Tambuli has classically been known for being the preeminent publisher of all quality things Filipino Martial Arts related, but there most recent releases are setting the precedent for Chinese Martial Arts texts. "Wisdom of Taiji Masters: Insights into Cheng Man Chings Art" by Nigel Sutton is the best text to come out of Tambuli's stock and across my desk. A work well over 30 years in the making, Sutton's book is a perfect last minute stocking stuffer for the Taiji player on your list.
Nigel Sutton has had the absolute honor to train under two generations of Cheng Man Ching disciples and decided to share the insights and philosophies of eight teachers of Cheng Man Ching Taiji: Lau Kim Hong, Lee Bei Lei, Zhou Mu Tu, Ho Ah San, Tan Ching Ning, Dr. Fong Fung Tong, Wu Chiang Hsing, and Koh Ah Tee. Not only is it unheard of to gain access to such a bevy of teachers, but to record, organize, and eventually publish the insight of these men into their art is a gift unto itself for those of us that would never have the chance to train with even one of these men.
Written with a smooth even tone, Sutton does well conveying the interviews as they were given. In other words he does not interrupt the flow and context of the information being shared via the teacher, but rather interjects contextual or cultural notes as needed. I liked reading "Wisdom" because though I was aware Sutton was guiding me through a story (series of stories) his presence was always well in the background, ensuring the spotlight was solely shining on the interviewee. He allows the teacher to spit his knowledge and leaves a trail of words for the student to continuously ponder on their path, as surely those words will never change in print but their meaning will endure a constant change of meaning.
Any time a task such as culminating a number of interviews and lessons into print form is taken on, one must take great care to ensure the "masters" at hand do not become too grandiose. Once again Sutton's smooth editing circumvents such masturbatory tendencies and makes for quick reading. It is fascinating to garner so many different perspectives on the same art from disciples of the same teacher, a testament to the complexity and individuality of the martial arts in general, and Cheng Man Chings Taiji specifically.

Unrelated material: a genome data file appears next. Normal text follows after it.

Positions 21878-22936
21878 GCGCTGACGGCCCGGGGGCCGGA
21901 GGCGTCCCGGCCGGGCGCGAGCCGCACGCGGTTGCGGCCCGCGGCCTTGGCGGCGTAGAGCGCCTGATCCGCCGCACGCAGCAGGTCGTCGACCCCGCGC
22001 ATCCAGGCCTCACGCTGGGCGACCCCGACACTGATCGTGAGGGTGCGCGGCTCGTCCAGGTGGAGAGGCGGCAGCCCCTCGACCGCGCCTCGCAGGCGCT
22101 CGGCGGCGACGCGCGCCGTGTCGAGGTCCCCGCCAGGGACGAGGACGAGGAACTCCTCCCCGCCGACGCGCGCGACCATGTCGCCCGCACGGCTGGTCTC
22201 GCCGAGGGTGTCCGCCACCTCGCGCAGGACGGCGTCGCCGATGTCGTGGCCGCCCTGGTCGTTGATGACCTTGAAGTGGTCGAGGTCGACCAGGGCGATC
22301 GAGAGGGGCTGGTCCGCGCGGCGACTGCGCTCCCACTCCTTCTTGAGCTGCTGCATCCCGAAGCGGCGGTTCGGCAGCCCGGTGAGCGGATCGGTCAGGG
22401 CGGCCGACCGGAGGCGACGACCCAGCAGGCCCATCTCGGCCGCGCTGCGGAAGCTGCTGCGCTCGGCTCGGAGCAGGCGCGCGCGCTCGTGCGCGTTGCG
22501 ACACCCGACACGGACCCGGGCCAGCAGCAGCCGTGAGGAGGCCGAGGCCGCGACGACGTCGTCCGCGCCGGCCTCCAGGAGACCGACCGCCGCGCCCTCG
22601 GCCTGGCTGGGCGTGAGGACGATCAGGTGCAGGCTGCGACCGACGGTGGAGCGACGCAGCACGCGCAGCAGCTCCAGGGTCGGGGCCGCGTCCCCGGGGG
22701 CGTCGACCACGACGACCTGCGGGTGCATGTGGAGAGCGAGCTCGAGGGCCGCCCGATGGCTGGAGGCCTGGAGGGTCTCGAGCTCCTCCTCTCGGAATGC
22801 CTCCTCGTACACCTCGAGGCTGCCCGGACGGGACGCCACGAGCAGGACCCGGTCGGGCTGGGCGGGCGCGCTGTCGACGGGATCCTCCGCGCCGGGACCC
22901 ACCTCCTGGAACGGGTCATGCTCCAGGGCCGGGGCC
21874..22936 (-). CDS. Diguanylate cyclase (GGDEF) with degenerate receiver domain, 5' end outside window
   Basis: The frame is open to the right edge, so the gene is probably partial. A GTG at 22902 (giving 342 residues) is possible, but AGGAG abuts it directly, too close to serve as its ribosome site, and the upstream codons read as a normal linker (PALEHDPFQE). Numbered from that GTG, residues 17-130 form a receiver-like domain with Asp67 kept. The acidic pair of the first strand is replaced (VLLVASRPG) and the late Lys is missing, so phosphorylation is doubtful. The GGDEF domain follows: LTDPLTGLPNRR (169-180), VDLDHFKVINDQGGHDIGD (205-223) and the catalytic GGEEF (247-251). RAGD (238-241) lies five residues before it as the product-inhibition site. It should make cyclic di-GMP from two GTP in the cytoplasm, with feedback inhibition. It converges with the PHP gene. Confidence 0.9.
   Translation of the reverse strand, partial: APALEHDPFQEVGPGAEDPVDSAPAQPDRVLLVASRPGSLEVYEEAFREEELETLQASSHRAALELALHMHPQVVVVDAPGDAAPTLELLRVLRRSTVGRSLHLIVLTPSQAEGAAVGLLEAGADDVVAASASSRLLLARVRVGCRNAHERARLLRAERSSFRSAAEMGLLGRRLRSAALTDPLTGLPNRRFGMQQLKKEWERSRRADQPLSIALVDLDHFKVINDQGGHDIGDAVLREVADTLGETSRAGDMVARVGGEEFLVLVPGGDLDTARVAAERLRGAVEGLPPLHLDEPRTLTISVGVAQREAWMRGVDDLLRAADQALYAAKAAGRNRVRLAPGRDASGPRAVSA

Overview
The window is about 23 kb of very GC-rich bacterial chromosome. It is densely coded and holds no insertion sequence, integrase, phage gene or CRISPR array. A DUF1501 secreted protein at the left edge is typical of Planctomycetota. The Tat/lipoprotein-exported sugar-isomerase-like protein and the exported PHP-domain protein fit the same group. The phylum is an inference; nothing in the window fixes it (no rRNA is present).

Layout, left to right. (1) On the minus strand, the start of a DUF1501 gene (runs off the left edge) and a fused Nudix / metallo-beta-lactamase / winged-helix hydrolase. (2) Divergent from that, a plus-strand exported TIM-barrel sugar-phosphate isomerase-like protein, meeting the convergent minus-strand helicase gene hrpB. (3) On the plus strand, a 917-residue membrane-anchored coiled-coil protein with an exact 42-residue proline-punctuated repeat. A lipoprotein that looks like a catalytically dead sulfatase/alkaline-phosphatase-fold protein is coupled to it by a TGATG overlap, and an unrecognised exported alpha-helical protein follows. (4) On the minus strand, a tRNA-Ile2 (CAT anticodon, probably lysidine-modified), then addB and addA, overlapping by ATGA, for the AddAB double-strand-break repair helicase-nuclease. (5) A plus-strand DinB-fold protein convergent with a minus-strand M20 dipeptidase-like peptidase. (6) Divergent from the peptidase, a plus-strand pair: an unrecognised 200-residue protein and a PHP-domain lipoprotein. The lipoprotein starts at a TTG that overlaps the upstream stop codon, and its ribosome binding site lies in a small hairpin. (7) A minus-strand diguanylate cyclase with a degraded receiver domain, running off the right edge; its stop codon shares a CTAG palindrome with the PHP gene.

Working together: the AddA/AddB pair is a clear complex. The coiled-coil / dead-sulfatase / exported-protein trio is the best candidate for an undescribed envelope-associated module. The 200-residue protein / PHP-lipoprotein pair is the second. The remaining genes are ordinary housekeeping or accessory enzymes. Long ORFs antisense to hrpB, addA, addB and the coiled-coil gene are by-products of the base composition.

Subjects such as push hands, nei gong, weapons, form, etc. are all covered, but honestly it is the actual process of listening to these teachers that is the gift. You can read about push hands all over the net from a number of people, but very few places can you sit and listen to a teacher convey a story and layout a lesson where you least expect it. "Wisdom" surprises you left, right and zhong ding!
Whether or not you are a practitioner of Cheng Man Ching Taiji, or just Taiji in general, I think you will enjoy "Wisdom of Taiji Masters" by Nigel Sutton. A unique and different perspective on a martial arts book that is well written and easy to read. Does the text harbor any ancient secret that will make your Taiji better? Most likely no. But perhaps a tip, a word of encouragement, or an honest criticism read herein will give you a different perspective on your practice and be the ripple that offers a fresh breath of air igniting your curiosity into the deep art of Taiji.
Click here to order "Wisdom of Taiji Masters"
December 22, 2014
July 7, 2009
Unfortunately here in the west Taiji has a reputation for being some sort of meditative silliness used to get in touch with your cosmic side, not an actual martial art (as it was created). Here is a clip of some Zhao Bao Taiji (a Chen derivative) that shows form, push hands, sparring, and actual throwing techniques (REAL push hands). The narrator mentions that students should be proficient in the basic fighting techniques within 6 months, and are ready for competition within a year of starting their training. This is contrary to what many purport here in the west that it takes years, if not decades, to become proficient in using Taiji's principles in live combat. Notice the HEAVY emphasis on throwing and the clinch range. I must admit their mitt work needs some improvement, but hey, at least they are doing some!